President Donald Trump on Wednesday announced the closure of the US-Canada border to non-essential travelers as the coronavirus epidemic intensified in both countries — but he said that trade would not be impacted.
The shutdown of the 8,891 kilometer (5,525 mile) international boundary — the longest in the world between two countries — built on Trump’s barring of visitors from most of Europe, China and other parts of the world, as the number of confirmed virus cases in the US surged past 6,500, with 115 deaths.
“We will be, by mutual consent, temporarily closing our Northern Border with Canada to non-essential traffic. Trade will not be affected,” Trump tweeted.
The president later told a news conference that the border would be reopened in “say 30 days,” adding: “Hopefully at the end of 30 days we’ll be in great shape.”
In Ottawa, Canadian Prime Minister Justin Trudeau said after speaking with Trump by telephone: “Travellers will no longer be permitted to cross the border for recreation and tourism.
“In both our countries, we’re encouraging people to stay home,” he told a news conference. “I want to be clear, though, that essential travel will continue.“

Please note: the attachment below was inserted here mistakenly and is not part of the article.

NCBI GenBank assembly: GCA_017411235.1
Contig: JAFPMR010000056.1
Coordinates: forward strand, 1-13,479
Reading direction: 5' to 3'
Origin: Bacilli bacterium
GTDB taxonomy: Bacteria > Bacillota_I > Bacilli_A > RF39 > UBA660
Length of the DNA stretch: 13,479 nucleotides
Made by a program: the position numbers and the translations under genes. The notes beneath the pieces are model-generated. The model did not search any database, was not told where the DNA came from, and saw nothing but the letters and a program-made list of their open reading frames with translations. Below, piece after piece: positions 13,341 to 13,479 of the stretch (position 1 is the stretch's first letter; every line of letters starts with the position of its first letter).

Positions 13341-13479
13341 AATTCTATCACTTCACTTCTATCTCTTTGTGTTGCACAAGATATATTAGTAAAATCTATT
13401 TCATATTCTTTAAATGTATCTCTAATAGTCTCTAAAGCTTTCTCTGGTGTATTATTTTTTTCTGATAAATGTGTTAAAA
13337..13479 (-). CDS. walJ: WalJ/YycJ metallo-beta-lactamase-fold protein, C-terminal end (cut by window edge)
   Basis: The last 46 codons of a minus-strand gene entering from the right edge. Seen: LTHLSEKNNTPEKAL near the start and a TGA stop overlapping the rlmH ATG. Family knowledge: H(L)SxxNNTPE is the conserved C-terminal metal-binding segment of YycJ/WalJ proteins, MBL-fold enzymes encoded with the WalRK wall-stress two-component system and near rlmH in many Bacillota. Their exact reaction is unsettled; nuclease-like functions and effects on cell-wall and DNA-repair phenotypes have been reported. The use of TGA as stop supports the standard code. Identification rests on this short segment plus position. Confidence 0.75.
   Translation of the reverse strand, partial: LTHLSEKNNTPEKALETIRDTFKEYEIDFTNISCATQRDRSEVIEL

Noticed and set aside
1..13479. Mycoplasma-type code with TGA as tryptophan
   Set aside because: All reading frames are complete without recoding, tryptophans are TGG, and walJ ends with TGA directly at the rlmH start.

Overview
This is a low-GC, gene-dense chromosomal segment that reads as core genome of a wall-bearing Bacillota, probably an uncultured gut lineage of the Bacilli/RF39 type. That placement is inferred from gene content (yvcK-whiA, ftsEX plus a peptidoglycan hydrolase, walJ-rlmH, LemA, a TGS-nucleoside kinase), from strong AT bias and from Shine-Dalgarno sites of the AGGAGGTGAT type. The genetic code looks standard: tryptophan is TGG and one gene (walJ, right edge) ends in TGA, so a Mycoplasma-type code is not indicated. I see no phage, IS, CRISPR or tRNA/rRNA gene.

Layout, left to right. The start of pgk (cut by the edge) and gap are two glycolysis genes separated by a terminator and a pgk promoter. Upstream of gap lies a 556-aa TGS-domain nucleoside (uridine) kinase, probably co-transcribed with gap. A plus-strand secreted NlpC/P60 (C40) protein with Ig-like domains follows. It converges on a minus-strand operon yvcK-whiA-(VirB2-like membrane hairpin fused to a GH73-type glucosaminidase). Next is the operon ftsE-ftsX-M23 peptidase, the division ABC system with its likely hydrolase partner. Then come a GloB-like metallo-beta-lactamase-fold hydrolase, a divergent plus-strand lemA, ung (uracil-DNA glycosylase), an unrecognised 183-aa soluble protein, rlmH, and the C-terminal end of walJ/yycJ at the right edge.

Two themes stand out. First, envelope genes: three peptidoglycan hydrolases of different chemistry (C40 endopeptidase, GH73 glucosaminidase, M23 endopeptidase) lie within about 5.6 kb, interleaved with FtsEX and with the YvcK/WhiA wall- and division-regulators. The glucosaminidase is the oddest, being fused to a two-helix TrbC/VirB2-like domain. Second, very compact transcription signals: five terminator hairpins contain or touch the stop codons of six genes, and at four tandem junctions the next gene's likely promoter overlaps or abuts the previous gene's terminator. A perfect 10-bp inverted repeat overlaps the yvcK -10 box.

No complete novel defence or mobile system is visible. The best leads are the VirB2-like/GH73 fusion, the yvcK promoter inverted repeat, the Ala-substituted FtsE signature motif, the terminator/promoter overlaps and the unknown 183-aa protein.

“Supply chains including trucking will also not be affected by this new measure.“
The United States is Canada’s number one trading partner, with some 200,000 people and an estimated $2 billion worth of goods crossing the border each day.
At the main Detroit-Windsor crossing, an AFP journalist reported a significant drop in passenger vehicles, but heavy truck traffic in both directions.
“Our governments recognize that it is critical that we preserve supply chains between both countries,” Trudeau commented.
“These supply chains ensure that food fuel and life-saving medicines reach people on both sides of the border.”
On Monday, Trudeau announced that Canada was closing its borders to foreign travellers with the exception of Americans — a position that drew criticism in Canada.
As of Wednesday, Canada had more than 600 confirmed coronavirus cases and nine deaths.